Special Memo: Coronavirus & Market Declines

Sam Ngooi Comments

After the substantial declines of 3% or more in US and international stock prices on Monday, February 24th, we are writing to provide some additional information on the situation.  The media has attributed the declines to the spread of the new coronavirus, even as there are some signs of improvement in China, where this all began (NYT, front page, 2/25/20).  Although we are always skeptical of attributing causation for financial market price moves, it is probably reasonable in this situation to accept the spread of this illness as an important factor.

First, it is worth noting that the US stock market (S&P 500) is now basically back to its year-end 2019 level, and 2019 was a banner year for stocks, with a gain of approximately 26%.

Second, interest rates continue to decline on high credit bonds, making it even more difficult to earn an acceptable investment return from less risky, income-oriented investments. This has likely been an important upward driver of stock prices in the recent past.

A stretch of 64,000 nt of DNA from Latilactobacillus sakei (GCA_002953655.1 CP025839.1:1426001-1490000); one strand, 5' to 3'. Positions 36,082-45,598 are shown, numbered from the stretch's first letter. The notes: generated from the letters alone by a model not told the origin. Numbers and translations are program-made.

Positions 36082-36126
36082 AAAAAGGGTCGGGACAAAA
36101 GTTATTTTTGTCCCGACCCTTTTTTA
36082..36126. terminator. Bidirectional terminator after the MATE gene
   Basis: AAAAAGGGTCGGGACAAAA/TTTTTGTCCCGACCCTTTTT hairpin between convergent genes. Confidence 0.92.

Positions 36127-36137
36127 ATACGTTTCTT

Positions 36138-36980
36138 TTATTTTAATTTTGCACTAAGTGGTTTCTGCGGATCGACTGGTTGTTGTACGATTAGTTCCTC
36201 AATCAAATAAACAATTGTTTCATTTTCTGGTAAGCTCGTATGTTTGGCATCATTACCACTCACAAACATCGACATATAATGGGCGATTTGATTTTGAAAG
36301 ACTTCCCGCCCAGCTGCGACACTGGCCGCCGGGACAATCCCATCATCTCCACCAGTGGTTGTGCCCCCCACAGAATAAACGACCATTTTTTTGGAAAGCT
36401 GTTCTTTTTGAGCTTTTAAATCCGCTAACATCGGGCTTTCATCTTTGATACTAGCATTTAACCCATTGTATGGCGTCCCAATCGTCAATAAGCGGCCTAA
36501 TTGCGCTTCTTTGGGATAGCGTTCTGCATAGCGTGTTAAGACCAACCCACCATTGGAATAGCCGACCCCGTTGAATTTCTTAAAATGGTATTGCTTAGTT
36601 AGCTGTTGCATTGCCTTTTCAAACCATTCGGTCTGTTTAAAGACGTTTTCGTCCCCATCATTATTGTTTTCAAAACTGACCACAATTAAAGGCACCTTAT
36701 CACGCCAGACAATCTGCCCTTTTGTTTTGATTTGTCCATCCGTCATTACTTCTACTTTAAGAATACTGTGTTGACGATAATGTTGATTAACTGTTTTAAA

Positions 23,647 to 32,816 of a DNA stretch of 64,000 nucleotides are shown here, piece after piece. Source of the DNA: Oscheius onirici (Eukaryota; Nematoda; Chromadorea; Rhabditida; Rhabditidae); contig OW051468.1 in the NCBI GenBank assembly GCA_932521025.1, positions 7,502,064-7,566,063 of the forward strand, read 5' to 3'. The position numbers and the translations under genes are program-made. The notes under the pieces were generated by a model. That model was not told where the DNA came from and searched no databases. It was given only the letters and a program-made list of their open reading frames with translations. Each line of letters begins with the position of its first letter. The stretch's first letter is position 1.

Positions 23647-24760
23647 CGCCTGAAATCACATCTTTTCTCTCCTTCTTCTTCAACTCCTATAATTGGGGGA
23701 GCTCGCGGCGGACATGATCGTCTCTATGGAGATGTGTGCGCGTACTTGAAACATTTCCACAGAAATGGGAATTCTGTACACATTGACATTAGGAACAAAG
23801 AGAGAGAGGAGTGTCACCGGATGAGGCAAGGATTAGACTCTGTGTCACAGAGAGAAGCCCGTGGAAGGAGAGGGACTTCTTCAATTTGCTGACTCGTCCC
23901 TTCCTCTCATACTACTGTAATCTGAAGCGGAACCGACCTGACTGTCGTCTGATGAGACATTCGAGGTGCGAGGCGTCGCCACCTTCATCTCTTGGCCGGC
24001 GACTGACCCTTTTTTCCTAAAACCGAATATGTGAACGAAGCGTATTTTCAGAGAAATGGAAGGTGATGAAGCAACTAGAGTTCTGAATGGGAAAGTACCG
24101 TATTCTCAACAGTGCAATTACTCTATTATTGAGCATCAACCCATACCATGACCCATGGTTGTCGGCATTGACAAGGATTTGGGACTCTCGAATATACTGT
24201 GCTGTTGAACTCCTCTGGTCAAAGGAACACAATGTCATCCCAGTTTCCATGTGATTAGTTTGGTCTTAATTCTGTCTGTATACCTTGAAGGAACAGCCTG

Third, an asset allocation of 50-50 bonds and stocks means a decline of 1.5% in your portfolio. Each of our clients’ allocations is different and tailored to help withstand unsettling declines.

Fourth, the history of serious contagious diseases and their effects on stock prices indicates that the negatives are typically not long lasting. While we certainly understand that the past is not necessarily predictive, and “black swan” events do occur, it is worth having the facts to consider.  Also, over time, factors other than the disease obviously come into play. The chart below shows the five most significant previous disease outbreaks since 2003, how far the S&P 500 declined during each of those periods (again, not all of the decline can be attributed to the disease), and how long each of the declines lasted. It is worth noting that there have been stock price recoveries after each period, right up to the recent highs in February 2020.  As usual, we advise maintaining your allocations, and avoiding any effort to time when to be in and out of stocks.

S&P 500 Performance During Virus Outbreaks

Virus Date Range Trading Days S&P 500 % Change
SARS Jan. 2003 – Mar.2003 38 -12.8%
Avian Influenza Jan. 2004 – Aug. 2004 141 -6.9%
MERS Sep. 2012 – Nov. 2012 43 -7.3%
Ebola Dec. 2013 – Feb. 2014 23 -5.8%
Zika Nov. 2015 – Feb. 2016 66 -12.9%
Coronavirus Jan. 2020 – Present 23 -2.2%

Source: Nova, Annie. “History Shows Stocks Typically Rebound from Disease Outbreaks before Long.” CNBC, 24 Feb. 2020, https://www.cnbc.com/2020/02/24/past-disease-outbreaks-show-investors-shoud-ignore-the-noise-of-coronavirus.html.